Temuera Morrison and Ming-Na Wen talk returning to Tatooine with The Book of Boba Fett
The Book of Boba Fett (TV series)
There's a power struggle brewing under the twin suns of Tatooine.
The first two episodes of The Book of Boba Fett have introduced a new chapter in the Star Wars saga, following the believed-dead bounty hunter (played by Temuera Morrison) and his loyal lieutenant Fennec Shand (Ming-Na Wen) as they attempt to fill the power vacuum left by Jabba the Hutt's death.
The seven-episode series is part gun-slinging gangster tale, part meditative story of redemption — and it also puts a bigger spotlight on its two stars. Morrison, 61, and Wen, 58, are no strangers to the Star Wars universe: Wen made her debut in The Mandalorian and lent her voice to the animated series The Bad Batch, while Morrison has an even longer galactic history, playing Boba's father, Jango Fett, in 2002's Attack of the Clones and voicing Boba and many of the clones in the years since.
With two episodes of Boba Fett out now, EW caught up with Morrison and Wen to talk about their return to a galaxy far, far away — and how they brought "Grandma and Grandpa" energy to set.
ENTERTAINMENT WEEKLY: Tem, you've obviously played multiple characters in the Star Wars universe, both live-action and as a voice actor. What was the biggest difference about how you wanted to approach this version of Boba Fett?
TEMUERA MORRISON: I just wanted to be better and do the best work I could ever possibly imagine and bring everything I can. I think back in the day, I didn't know what I was doing. It was 20 years ago when I was doing Jango Fett. I got carried away with wearing the armor, and I was having so much fun getting to work with George Lucas and these ginormous sets. I think I had too much fun. So this time, [I was] a little bit more experienced. Ming-Na and I both, we've both done a little bit of work with television and films here and there, so this was a great opportunity to combine everything and feed off people like [executive producer] Dave Filoni and understand these story lines better, understand a little bit more about Boba Fett's history. I had to draw a lot on our crew who were Star Wars nerds and know all about the history.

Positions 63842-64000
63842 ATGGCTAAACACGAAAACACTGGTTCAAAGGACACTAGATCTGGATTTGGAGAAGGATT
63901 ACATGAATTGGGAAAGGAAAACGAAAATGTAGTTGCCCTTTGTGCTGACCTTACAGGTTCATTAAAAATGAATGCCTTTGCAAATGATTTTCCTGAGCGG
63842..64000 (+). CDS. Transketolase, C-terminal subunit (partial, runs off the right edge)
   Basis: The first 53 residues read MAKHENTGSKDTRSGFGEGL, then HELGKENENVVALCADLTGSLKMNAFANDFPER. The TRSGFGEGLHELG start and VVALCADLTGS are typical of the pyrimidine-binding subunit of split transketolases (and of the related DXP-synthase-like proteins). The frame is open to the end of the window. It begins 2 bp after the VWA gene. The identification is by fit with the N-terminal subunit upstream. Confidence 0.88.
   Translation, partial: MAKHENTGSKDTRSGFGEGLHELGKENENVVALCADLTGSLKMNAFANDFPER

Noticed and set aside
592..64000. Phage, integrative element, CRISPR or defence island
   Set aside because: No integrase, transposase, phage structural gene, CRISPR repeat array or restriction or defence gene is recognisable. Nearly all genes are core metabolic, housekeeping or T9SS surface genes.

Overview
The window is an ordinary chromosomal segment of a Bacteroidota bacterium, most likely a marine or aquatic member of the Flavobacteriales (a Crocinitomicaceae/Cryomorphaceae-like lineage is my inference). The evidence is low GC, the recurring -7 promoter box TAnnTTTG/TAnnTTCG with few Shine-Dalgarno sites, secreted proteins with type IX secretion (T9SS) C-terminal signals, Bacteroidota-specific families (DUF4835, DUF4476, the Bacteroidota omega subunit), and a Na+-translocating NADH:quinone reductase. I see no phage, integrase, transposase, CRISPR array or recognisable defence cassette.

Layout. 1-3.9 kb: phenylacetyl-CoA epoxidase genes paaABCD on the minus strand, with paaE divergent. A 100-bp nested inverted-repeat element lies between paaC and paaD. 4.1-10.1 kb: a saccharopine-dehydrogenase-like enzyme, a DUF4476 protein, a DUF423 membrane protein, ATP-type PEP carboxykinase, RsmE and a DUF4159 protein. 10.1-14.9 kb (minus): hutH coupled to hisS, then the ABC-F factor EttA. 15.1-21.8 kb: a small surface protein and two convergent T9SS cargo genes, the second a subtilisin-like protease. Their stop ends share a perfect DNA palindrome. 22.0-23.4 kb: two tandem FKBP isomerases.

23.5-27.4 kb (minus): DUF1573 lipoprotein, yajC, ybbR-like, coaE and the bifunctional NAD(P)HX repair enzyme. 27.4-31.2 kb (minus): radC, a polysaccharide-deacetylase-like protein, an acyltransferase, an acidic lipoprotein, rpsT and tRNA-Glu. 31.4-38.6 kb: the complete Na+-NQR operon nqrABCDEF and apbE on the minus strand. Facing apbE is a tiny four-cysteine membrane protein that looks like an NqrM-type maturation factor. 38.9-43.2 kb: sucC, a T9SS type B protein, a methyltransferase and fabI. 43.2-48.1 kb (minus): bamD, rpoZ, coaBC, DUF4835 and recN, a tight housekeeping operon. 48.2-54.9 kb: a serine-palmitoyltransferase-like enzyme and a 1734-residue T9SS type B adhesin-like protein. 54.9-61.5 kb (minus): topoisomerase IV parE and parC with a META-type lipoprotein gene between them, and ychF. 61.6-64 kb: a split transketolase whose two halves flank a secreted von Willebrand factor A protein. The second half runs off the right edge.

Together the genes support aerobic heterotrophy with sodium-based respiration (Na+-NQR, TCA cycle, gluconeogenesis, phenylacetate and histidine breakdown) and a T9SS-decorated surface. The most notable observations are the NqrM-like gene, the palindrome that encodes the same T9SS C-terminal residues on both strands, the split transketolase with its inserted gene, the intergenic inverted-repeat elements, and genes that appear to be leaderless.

MING-NA WEN: And me!
MORRISON: And if I didn't know anything, I could always ask Ming-Na because she was the head of the geek club back in Pittsburgh, and she knew everything about the backstory. [Laughs] Even the grip or the guy pushing the camera, he knew more about Boba Fett than I did. So it was having this pool of talented people around us that made us perform a lot better. We wanted to focus on the work and just keep things moving. Lead from the front, as lead actors should, and you get a lot more respect from the crew. We were one big family.
WEN: It was a family. It's a tribe.
MORRISON: She's Grandma, and I'm Grandpa.
WEN: But we've very good-looking grandparents.
A lot of these first two episodes takes place in Jabba's palace. Ming-Na, when we spoke before, you talked about totally geeking out on that set. What do you remember most about filming there?